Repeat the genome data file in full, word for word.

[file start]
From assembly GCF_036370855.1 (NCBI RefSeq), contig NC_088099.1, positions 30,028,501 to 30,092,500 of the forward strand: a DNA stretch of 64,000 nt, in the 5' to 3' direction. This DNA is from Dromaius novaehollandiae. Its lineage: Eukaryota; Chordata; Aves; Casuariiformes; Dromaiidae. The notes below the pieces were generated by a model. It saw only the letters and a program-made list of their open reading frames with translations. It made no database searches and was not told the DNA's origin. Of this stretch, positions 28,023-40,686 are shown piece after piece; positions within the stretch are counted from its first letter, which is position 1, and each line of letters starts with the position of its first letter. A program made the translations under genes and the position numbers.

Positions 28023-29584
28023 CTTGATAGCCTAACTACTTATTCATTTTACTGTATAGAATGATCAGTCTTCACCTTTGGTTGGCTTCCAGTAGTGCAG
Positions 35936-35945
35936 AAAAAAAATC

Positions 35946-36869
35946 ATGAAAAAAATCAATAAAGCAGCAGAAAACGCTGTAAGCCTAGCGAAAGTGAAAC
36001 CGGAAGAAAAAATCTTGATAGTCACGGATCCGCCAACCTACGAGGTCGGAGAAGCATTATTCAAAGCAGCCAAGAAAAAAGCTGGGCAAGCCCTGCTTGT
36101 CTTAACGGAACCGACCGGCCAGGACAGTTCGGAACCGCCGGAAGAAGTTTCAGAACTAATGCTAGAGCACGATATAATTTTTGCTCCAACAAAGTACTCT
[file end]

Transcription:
From assembly GCF_036370855.1 (NCBI RefSeq), contig NC_088099.1, positions 30,028,501 to 30,092,500 of the forward strand: a DNA stretch of 64,000 nt, in the 5' to 3' direction. This DNA is from Dromaius novaehollandiae. Its lineage: Eukaryota; Chordata; Aves; Casuariiformes; Dromaiidae. The notes below the pieces were generated by a model. It saw only the letters and a program-made list of their open reading frames with translations. It made no database searches and was not told the DNA's origin. Of this stretch, positions 28,023-40,686 are shown piece after piece; positions within the stretch are counted from its first letter, which is position 1, and each line of letters starts with the position of its first letter. A program made the translations under genes and the position numbers.

Positions 28023-29584
28023 CTTGATAGCCTAACTACTTATTCATTTTACTGTATAGAATGATCAGTCTTCACCTTTGGTTGGCTTCCAGTAGTGCAG
Positions 35936-35945
35936 AAAAAAAATC

Positions 35946-36869
35946 ATGAAAAAAATCAATAAAGCAGCAGAAAACGCTGTAAGCCTAGCGAAAGTGAAAC
36001 CGGAAGAAAAAATCTTGATAGTCACGGATCCGCCAACCTACGAGGTCGGAGAAGCATTATTCAAAGCAGCCAAGAAAAAAGCTGGGCAAGCCCTGCTTGT
36101 CTTAACGGAACCGACCGGCCAGGACAGTTCGGAACCGCCGGAAGAAGTTTCAGAACTAATGCTAGAGCACGATATAATTTTTGCTCCAACAAAGTACTCT